Move over crazy textbook math with your repetitive format and sleep-inducing paper-filling homework assignments. The pedagogical world has crossed over to a different Math altogether: a math class inclusive of numerous math activities that are fun, lively, and engaging.

A very common picture is of a teacher teaching math class and the distracted students staring at the clock. Let this not be happening to your class! Do you want to make your math class roar with enthusiasm and cheer while you teach basic core Math? Would you prefer to teach your child Math in a fun and creative way? Well, search no further, we have plated up a very dishy DIY Math activity â€”Â Jumping Math: jump to solve and solve to jump!

## DIY Math ActivityÂ  – Jumping Math

### Supplies required

• Class full of students
• 20 sheets of paper with random numbers written on them,
• Timer
• Operation Indicator

### How to make the Operation Indicator?

You can use any of the below techniques to create the Operation Indicator for this DIY math activity. • The Operation Dice – Take a big dice, a Rubikâ€™s cube, or any cube prepared during Art class. Cover the six sides with the mathematical operations using small sticky notes. Use it as the Operation Indicator. • Spin the bottle – Write the mathematical operations in a circular manner on the floor and spin the bottle to decide the math operation. • If you are short on supplies and prep time, just use folded papers with the mathematical operations written on them and draw lots.

Do not restrict to just one mathematical operation on the operation indicator; use 2 or more to make this DIY math activity easy. For example, division and multiplication; addition and subtraction.

Choose these operations depending on the grade with whom you are conducting this math activity.

## Grades that can enjoy this DIY math activity

As this math activity is quite simple in concept, it can be conducted throughout first grade to middle school. Albeit with necessary syllabus-related modifications (read below for further information).

### Arranging the groups A great way to form the groups is by using the conventional number method. For four groups, have the students say numbers from 1 to 4 in iteration: all the ones being in one group and so on. If you have enough time to prepare, you may create groups which will have a combination of students like bright, average, slow, distracting, and non-attentive for this math activity.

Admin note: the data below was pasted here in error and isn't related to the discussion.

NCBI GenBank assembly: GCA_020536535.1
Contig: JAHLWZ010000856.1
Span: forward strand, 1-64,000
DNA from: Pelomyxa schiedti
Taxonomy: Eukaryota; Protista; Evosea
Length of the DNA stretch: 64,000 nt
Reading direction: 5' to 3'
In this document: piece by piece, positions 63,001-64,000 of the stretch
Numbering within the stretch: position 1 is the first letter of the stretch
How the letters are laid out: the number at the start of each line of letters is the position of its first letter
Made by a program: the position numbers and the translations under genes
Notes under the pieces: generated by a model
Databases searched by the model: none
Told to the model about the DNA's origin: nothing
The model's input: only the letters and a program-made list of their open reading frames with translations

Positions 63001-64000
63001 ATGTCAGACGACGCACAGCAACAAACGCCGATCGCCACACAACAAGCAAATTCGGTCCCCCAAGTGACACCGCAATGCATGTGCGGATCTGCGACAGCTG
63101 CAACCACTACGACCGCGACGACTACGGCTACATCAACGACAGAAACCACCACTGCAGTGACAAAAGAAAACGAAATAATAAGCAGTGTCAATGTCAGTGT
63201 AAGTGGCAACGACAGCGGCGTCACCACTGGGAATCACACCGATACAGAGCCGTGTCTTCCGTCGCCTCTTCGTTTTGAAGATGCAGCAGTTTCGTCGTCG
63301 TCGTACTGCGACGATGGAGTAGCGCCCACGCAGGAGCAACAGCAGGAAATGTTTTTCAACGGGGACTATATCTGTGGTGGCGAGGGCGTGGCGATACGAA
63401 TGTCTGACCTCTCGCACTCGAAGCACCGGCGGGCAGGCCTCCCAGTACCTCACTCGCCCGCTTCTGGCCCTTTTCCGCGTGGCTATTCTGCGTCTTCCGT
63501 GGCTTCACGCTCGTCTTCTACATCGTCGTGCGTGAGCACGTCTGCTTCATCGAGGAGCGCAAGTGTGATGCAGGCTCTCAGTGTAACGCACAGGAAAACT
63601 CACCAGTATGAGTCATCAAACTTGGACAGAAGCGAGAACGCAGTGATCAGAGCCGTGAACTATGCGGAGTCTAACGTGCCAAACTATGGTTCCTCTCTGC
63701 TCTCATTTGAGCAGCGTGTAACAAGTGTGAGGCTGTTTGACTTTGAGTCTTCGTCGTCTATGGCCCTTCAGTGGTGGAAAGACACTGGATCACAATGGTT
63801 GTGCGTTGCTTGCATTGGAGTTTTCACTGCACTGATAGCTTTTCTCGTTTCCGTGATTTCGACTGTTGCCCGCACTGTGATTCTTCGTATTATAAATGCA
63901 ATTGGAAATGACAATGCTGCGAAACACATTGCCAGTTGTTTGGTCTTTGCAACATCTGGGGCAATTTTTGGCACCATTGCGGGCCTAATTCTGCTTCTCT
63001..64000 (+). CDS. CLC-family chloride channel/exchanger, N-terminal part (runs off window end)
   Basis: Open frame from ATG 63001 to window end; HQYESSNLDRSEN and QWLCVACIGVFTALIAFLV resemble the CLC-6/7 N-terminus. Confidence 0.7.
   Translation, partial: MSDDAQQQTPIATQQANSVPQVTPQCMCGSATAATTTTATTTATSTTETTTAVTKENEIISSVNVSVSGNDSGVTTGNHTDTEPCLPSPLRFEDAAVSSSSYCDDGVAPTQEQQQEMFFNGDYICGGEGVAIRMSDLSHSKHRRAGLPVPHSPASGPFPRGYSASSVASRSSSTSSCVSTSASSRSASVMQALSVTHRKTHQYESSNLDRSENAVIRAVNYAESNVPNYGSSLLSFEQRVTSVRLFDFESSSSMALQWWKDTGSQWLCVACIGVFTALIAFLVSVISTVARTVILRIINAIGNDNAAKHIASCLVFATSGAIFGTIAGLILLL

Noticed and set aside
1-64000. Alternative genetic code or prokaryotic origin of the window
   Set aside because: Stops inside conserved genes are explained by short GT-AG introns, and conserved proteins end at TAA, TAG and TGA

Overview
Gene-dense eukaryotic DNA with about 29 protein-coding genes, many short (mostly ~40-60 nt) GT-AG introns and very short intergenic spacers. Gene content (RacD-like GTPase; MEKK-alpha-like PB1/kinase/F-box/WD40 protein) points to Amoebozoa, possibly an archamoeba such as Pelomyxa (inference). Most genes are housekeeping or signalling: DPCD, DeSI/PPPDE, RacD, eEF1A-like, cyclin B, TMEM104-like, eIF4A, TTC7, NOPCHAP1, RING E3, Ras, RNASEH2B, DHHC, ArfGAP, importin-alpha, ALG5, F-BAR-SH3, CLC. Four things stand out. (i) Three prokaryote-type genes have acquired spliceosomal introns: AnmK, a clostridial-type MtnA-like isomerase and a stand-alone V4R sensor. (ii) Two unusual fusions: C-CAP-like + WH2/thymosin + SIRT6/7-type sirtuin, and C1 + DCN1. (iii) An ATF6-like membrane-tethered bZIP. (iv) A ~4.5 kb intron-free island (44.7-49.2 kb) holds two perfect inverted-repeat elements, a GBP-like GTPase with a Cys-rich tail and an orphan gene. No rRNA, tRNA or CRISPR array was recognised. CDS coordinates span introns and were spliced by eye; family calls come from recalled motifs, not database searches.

### The timer Ensure to assign timer responsibility to a co-teacher or a non-biased student. Time is the deciding factor. Write the time taken to complete each turn for every group on the board for clarity and to avoid allegations.

### Pre-activity preparations

1. Arrange the paper sheets with random numbers written on them in a grid of 5 x 4.
2. Place them face down so that the numbers are not visible.
3. Ensure that the distance between two paper sheets is at least 30 cm.
4. Divide the class into 4 groups.
5. Assign a single row of the number grid to each group.
6. Appoint one student in each group as the â€œjumper.â€ The jumper from each group needs to stand at the beginning of his respective row. This point becomes the starting point.
7. The rest of the group will place themselves at the other end of the row. This becomes the ending point.

## How to play Math Activity Jumping Math? 1. Firstly, allow a member of the group to use the operation indicator in order to decide the mathematical operation used in the first step of the activity.
2. Let the jumper unveil the first paper sheet before him to show the number to his group.
3. The group comes up with an equation using the chosen mathematical operation. The crux of this activity is that the answer of the equation should be the same number on the paper sheet. And all this to be done within a specified time say 3 mins. For example, the group rolls the dice, and â€œdivisionâ€ comes up as the operation. The jumper opens the paper sheet bearing 5. Now, the group forms an equation using division such that the answer is 5. That is 20/4 = 5.